651 Parker Farm Rd., Buxton
According to their website, Panda Market is “Buxton’s Most Acclaimed Gas Station/Restaurant.” They’ll get no argument from me.
From a distance, Panda Market seems like a typical country convenience store, this one occupying a quiet intersection somewhere between USM’s Gorham campus and Standish’s Bonny Eagle High School. But inside you’ll find a Chinese restaurant that also sells pizza, subs, burgers and breakfast, an Asian grocery store that also stocks Western essentials, and a small dining area currently occupied by a forest of Dracaena sanderiana, also known as “lucky bamboo.”
Panda Market is owned by Steve Zheng and May Lang. Their daughter Rachele, who’s in high school, is the sole employee. According to Rachele, her parents both immigrated from the Chinese city of Fuzhou: Steve to California, May to the Bronx. (Rachele said her father doesn’t speak much English; her mother was too busy for an interview.)
Steve worked at buffets on his journey across this country and “learned his cooking style on his own, from many YouTube videos,” his daughter said. The parents labor up to 14 hours a day, every day, so though they live only 10 minutes away, the family, including six-year-old Olivia, takes many of its meals in the back room of the shop. Such are the sacrifices when you sell food and fuel. (I’m always envious of the staff meals at Chinese restaurants, so I asked Rachele what they cook for themselves. She listed Hunan-style cauliflower, stir-fry asparagus, tomato and egg stir-fry, Beijing duck, Hunan-style steamed meat with egg, and “a lot of steamed fish.”)
Chinese take-out gets taken for granted, perhaps due to the remarkably comforting sameness of the over 40,000 Chinese restaurants in the U.S. A small cluster of print shops in New York’s Chinatown print the menus for thousands of these eateries nationwide. Fast-food franchises maintain vast, vertically integrated systems to achieve this level of consistency, but to a much lower food-quality standard. How many barbecue chains have better ribs than Chinese char siu? Who has better vegetarian dishes?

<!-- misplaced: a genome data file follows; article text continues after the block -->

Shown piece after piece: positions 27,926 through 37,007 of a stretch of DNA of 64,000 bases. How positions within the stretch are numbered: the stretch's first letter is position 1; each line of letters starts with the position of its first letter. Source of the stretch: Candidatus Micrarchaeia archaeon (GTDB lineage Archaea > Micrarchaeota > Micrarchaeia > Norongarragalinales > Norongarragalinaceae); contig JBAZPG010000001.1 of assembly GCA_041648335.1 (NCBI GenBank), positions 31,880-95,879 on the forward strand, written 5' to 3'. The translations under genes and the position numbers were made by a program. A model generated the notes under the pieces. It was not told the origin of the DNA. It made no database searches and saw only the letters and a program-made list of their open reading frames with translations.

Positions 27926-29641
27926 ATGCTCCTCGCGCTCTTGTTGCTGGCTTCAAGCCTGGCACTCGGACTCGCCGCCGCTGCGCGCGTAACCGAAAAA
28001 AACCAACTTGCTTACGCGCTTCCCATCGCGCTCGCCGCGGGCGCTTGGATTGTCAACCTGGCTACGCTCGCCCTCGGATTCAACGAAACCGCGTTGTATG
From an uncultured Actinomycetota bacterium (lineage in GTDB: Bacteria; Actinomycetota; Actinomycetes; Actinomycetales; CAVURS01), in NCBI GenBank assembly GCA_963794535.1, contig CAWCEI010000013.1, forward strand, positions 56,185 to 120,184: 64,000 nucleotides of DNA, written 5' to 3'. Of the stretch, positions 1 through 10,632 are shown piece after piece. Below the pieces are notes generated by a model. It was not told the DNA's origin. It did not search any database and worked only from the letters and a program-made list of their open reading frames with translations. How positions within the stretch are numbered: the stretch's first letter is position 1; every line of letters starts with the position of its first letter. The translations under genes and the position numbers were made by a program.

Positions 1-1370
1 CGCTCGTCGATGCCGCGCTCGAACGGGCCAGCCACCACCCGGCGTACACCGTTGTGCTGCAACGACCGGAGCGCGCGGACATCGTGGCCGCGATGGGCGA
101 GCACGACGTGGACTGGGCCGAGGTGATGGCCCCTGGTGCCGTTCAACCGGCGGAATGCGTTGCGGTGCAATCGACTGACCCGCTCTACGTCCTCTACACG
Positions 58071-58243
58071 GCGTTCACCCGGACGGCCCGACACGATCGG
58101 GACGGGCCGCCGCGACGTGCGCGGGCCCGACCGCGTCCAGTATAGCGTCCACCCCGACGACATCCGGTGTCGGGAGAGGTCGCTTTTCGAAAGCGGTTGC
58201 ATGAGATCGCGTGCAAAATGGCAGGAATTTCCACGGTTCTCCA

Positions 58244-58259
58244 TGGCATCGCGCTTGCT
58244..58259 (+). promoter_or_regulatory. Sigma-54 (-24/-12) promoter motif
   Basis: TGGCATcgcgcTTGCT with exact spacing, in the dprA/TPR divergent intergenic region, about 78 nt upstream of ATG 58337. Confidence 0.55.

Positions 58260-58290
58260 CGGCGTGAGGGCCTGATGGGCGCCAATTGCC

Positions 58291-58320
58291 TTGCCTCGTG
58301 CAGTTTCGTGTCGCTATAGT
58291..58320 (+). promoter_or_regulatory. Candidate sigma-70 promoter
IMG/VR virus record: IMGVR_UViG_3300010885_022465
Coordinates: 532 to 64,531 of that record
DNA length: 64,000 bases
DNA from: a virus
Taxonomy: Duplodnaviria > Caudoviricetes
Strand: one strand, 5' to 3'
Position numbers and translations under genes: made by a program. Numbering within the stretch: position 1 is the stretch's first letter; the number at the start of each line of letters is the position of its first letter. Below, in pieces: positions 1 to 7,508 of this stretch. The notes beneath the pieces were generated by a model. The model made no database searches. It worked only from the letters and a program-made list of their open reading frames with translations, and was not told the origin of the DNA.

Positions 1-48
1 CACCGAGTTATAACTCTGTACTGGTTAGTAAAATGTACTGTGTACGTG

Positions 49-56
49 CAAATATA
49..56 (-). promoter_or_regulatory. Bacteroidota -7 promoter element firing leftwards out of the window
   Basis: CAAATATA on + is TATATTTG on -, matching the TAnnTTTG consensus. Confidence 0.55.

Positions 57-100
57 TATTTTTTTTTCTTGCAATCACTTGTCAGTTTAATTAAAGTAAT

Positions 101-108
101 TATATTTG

This consistency must be due, at least in part, to the fact Chinese cooking has been highly codified since at least the 6th century BC, when Confucius advised against eating any foods that are “discolored,” “smell bad,” are “crookedly cut,” or “lack proper seasoning.” The knife skills and wok techniques, the sense of harmony in taste and color, the audacity to combine meat and fish in one dish (would even the most adventurous Western chef dare to put Scallops With Pork Kidneys, or Jellyfish and Chicken, on the menu?), the use of the whole animal (feet, pizzle, ears, you name it) — all this and more earns Chinese cuisine a very high place in world gastronomy.
Before gas and electric cooking, wood-rich countries developed cuisines that traditionally involved roasting things on spits or stewing stuff in giant caldrons. People in lands with less fuel learned to fry, or sauté — that is, they generally learned to cook better. To this day, the Chinese style, stir-fry, is unsurpassed as a fast-cooking technique, which makes it ideal for take-out.
Panda Market’s food is above average by local take-out standards. Of the several dishes we sampled, the Singapore Mei Fun (thin rice noodles with chicken, char siu pork, egg and shrimp, spiced with a curry powder) has become my go-to. We also had a pizza that was as good as one can expect from a gas station.
In the grocery area, Asian and American items are stocked side by side: the Gochujang (spicy Korean fermented bean paste) is next to Heinze pickle relish, oyster chips crinkle up against Chester’s Flamin’ Hot Fries, and in the cold case the miso paste is flanked by butter and cream cheese. From the freezer we took home some dim sum dumplings, mini pork-patty links with black pepper, and takoyaki (octopus balls).
Panda Market has many items you can’t get in Maine outside of Portland, and plenty of things you can, like live worms for fishing — it is in Buxton, after all.